It has been a truly memorable experience. We started this family tradition a few months ago, setting aside the Sunday night slot to connect as a family and share Torah ideas. It’s an open forum, a space for every member of the family to express their thoughts, ideas, and opinions. We’ve covered the Rambam’s 13 Principles of Faith and the weekly parsha, and now, most recently, the Haggadah.

Going through the Haggadah, which tells the story of the Jewish people and goes to the very heart of who we are as Jews, has been particularly special. We’ve fine-tuned our understanding of the story, and gained so many new insights and ideas. Just as importantly, we’ve grown closer as a family, and feel more connected to each other and Hashem. Now, as we head towards Pesach, we all feel that this is going to be a dramatically different seder experience. Our mindset is different.

The Pesach seder is perhaps the formative Jewish experience. The seders we had as kids seem to stay with us. Even as we grow older, we recollect them fondly and vividly. It’s so much more than a ceremony, a procession of rituals, it’s the rich soil in which our families and our very Jewish identity are formed.

Of course, as we grow older, there’s the temptation, given how familiar the story is, to slip into autopilot on seder night. But if we prepare, we can avoid this and enter the seder charged with inspiration and filled with rich new perspectives. In doing so, we can transform it into an incredibly powerful spiritual and emotional experience that changes us, that truly frees us from our tired routines and habits and brings us closer to one another, to G-d, and to our true selves. A rebirth in the deepest sense.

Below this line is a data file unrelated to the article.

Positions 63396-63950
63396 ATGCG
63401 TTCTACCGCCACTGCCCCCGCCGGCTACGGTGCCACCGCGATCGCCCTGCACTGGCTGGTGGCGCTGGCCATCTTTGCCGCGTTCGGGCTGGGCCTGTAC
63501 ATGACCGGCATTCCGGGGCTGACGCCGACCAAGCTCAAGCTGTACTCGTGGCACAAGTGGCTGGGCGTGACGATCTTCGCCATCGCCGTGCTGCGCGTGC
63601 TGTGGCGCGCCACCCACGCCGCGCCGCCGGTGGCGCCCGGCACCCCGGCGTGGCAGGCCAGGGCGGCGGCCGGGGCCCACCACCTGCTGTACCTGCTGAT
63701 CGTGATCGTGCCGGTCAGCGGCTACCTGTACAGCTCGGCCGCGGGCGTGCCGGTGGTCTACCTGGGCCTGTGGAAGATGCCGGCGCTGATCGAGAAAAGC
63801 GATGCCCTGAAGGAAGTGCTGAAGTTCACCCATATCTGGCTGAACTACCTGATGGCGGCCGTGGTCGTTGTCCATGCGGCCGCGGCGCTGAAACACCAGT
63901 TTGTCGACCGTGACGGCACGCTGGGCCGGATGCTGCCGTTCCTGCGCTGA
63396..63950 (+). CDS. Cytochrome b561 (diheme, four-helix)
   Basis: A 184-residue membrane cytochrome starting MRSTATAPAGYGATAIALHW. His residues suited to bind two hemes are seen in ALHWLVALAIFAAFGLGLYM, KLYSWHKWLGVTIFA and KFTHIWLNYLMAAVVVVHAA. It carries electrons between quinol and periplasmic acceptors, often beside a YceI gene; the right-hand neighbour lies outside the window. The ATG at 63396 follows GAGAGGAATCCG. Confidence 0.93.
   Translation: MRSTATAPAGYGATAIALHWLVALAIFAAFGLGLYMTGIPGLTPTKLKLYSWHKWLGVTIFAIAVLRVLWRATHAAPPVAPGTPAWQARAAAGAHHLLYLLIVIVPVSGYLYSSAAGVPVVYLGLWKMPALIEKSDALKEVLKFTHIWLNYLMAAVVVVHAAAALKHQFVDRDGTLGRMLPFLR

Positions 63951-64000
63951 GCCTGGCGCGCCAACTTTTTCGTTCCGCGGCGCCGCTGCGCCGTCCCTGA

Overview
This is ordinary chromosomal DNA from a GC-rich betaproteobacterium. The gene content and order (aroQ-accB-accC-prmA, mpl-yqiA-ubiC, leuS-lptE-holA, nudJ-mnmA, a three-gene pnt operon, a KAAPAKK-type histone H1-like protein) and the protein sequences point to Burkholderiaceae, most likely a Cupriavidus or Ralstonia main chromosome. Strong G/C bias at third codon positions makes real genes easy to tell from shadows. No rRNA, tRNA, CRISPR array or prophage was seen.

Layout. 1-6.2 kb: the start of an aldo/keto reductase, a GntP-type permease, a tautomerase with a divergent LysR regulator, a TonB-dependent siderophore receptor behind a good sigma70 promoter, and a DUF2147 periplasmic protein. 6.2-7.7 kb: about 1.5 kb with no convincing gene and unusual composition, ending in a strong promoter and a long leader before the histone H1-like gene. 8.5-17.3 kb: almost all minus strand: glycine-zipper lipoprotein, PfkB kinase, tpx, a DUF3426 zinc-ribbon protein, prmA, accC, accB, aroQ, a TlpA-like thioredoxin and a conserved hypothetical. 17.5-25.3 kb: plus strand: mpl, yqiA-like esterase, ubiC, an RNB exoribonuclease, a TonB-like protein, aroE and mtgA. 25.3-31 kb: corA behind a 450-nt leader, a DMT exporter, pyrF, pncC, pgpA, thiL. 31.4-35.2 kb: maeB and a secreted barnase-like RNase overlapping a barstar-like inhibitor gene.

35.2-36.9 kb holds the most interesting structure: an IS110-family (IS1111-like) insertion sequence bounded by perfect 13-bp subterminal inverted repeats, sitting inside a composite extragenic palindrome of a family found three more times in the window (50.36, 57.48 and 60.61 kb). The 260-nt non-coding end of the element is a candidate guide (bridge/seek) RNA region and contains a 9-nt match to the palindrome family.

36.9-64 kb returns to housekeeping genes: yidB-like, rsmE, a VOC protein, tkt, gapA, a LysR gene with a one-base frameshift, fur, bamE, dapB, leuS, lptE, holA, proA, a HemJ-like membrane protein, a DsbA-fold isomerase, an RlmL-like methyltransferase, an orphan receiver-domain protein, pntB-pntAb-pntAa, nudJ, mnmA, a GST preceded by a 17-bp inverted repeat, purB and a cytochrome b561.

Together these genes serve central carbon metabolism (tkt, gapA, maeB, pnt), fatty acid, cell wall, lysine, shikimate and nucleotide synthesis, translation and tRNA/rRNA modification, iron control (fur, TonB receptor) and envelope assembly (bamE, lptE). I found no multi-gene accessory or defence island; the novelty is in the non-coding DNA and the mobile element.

That’s why I would like to call on all of us to start these meaningful family conversations in preparation for Pesach, to discuss the ideas and themes and get a deeper understanding of the seder itself. Of course, we need to prepare our homes – cleaning and cooking are incredibly important because they help us to fulfil all the mitzvot of this special chag and ensure we have a proper, kosher Pesach. But the seder, too, needs preparation, and the more we prepare for it, the greater the experience is going to be.

There’s something that can help you get the process started. My family and I were so excited and inspired by our Sunday night learning sessions, we decided to record our Haggadah discussions. We’ve turned these recordings into a special Pesach series, called The Goldstein Family Podcast, which you can access via my website or wherever you get your podcasts. The sessions have been cut and edited into eight episodes ranging from 10 to 30 minutes each to make them as accessible as possible.

There’s not much time left before Pesach, but I would like to encourage you to devote some time to preparing for the seder, and our podcast can be a good place to start. Even just a couple of hours can make all the difference to your seder.

Especially at this time, after a year of being battered by a pandemic, we need the healing, the meaning, and the deep inspiration of the seder more than ever – the message of faith in Hashem, connection to generations past, the sense of rootedness it gives us in an uncertain world.

Let’s take this opportunity to prepare so that we can connect with the ancient words of the Haggadah – with the great origin story of our people – in ways we’ve never done before.

Gina and I wish you all a chag kasher v’same’ach – a beautiful Pesach – and deeply meaningful, enriching seders.